My unrelenting alarm clock yells at me at exactly 5:50 p.m. every single morning. It roars for me to get out from under my soft, warm, cozy bed sheets and begin my normal daily activities. After finally mustering up the strength to roll out of bed, I head out the door for school. I consider myself lucky if the night before I got to sleep for more than four hours. The rest of the day is usually spent trying to fight back yawns and keep my eyes open.
Most high school teenagers are trapped in a perpetual cycle of drowsiness and fatigue. Recent research has proven that this pattern of sleep deprivation is extremely destructive to a developing mind.
The role that a good night’s sleep plays in the maintenance of a happy and healthy lifestyle is vital. During sleep, your brain gears up for the next day’s activities, it forms new neurological pathways to learn and retains both short-term and long-term information. Sleep also affects your physical health. Everything from growth and development of muscle mass and cell repair to the hormones that regulate metabolism and hunger levels are affected in some way during slumber.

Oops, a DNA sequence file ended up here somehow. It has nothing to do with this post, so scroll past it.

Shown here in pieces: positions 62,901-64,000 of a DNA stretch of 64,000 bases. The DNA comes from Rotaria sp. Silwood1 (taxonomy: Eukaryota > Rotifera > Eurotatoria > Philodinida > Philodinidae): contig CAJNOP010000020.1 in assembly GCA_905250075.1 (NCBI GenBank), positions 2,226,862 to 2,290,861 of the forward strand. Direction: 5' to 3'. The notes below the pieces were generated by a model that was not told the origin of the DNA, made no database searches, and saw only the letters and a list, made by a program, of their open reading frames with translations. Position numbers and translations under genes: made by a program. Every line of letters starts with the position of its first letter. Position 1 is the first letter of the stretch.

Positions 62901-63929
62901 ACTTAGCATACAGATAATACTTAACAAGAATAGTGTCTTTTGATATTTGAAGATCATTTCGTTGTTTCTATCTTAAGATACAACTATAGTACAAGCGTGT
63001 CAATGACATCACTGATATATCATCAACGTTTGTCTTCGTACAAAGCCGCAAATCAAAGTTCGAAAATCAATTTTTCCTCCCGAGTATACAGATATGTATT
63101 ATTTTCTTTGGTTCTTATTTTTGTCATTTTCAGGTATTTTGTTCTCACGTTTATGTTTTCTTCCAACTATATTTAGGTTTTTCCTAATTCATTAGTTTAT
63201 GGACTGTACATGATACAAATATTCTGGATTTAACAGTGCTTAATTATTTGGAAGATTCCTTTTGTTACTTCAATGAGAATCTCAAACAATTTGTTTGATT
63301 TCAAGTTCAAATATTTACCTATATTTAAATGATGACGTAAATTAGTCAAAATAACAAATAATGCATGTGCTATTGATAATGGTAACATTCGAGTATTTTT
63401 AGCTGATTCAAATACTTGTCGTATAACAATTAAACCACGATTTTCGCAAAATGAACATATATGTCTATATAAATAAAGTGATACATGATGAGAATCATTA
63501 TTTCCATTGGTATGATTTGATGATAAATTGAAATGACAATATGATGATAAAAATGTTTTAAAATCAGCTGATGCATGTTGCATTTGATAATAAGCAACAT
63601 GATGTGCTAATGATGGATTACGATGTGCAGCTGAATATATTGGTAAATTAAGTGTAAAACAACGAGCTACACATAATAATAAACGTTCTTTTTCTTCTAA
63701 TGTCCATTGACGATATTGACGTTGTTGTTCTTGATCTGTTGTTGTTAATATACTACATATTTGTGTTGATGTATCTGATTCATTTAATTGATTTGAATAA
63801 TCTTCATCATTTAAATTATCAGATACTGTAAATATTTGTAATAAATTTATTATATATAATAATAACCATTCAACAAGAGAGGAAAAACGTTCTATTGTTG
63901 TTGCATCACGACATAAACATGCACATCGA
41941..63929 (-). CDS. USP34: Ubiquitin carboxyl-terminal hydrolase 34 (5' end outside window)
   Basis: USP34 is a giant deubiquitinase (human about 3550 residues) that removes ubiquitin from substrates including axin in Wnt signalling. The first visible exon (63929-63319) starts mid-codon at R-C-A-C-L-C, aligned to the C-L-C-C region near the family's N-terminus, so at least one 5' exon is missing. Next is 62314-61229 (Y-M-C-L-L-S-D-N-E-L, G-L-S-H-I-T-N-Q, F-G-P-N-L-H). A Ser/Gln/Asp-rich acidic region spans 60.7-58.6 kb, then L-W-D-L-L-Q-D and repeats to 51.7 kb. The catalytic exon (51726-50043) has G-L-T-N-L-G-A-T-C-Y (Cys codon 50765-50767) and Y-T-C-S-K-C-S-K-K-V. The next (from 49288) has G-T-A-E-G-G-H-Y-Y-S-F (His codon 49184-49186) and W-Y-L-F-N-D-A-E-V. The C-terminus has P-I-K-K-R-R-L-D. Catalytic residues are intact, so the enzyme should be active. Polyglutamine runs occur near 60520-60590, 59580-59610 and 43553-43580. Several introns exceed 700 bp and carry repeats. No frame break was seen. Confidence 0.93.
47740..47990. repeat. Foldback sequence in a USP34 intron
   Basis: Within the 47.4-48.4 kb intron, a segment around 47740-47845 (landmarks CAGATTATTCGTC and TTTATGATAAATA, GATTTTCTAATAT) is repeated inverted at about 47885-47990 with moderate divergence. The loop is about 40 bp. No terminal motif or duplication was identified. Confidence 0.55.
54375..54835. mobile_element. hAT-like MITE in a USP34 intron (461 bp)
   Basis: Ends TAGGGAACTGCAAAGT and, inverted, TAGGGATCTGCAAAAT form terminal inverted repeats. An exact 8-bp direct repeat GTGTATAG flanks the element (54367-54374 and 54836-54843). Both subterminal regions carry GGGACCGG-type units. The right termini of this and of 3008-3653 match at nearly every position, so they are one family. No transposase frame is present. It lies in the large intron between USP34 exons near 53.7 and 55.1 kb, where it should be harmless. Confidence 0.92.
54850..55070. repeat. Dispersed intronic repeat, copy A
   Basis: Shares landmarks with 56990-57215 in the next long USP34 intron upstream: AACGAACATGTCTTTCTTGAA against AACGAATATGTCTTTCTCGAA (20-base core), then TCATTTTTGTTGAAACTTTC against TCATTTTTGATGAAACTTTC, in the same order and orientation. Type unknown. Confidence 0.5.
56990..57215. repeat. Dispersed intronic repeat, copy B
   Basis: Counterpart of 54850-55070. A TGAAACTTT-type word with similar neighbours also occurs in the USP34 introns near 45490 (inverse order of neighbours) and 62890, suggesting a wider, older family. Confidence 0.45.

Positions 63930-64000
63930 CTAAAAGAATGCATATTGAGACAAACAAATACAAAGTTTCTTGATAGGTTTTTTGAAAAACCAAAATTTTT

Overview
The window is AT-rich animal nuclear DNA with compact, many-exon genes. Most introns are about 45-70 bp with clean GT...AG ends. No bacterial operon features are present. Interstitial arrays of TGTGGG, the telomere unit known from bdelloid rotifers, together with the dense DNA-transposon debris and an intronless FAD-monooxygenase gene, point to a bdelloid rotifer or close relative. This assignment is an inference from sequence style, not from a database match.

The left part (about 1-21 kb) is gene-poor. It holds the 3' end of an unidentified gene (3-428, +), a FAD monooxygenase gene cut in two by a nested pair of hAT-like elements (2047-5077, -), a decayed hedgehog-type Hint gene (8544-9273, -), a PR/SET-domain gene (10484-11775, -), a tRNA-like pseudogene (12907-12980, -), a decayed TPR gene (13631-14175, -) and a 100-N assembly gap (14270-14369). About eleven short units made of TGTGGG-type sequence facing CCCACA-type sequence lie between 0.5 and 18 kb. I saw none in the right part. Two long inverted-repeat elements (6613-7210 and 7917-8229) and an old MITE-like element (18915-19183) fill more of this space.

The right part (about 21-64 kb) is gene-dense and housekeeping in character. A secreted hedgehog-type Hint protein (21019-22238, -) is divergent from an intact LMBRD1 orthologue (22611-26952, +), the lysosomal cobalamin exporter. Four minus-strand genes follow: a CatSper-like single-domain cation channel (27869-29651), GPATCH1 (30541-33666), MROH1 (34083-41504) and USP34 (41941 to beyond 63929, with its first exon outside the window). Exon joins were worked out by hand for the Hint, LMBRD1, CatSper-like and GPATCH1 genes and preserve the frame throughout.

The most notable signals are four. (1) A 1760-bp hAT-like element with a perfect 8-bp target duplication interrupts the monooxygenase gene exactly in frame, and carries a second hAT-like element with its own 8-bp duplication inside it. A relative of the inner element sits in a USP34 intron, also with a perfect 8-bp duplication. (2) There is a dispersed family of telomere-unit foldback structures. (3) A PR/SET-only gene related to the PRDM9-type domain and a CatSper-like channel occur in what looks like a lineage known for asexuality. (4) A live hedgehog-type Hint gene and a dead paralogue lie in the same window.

According to Mary A. Carskadon, Ph.D, from Brown University School of Medicine, teenagers need as much sleep as they did when they were small children, usually eight and a half to nine and a quarter hours every night. When teens do not get enough sleep to be able to carry out basic functions such as coping with stress and decision making, they can be drawn to form destructive habits. The National Sleep Foundation found that “Young people who do not get enough sleep night after night carry a significant risk for… emotional and behavioral problems such as irritability, depression, poor impulse control and violence; health complaints; tobacco and alcohol use; impaired cognitive function and decision-making; and lower overall performance in everything from academics to athletics.”
Sleep deprivation not only negatively affects people personally; it can also place those around them in danger. People such as students traveling to school early in the morning, are very likely to be involved in car crashes linked to drowsy driving. A study from North Carolina found that 55 percent of crashes involve a driver that fell asleep at the wheel were caused by people under 25. One possible solution to this detrimental issue lies within the establishment of a school schedule that is conducive to the amount of sleep a teenager requires nightly. “The less sleep I get, the more tired I am in school, causing me to pay less attention,” junior Santino Di Capua said.
Carskadon suggests that because the most significant concern of the education system is to foster human potential, the system should be addressing the biological needs of students to ensure that happens.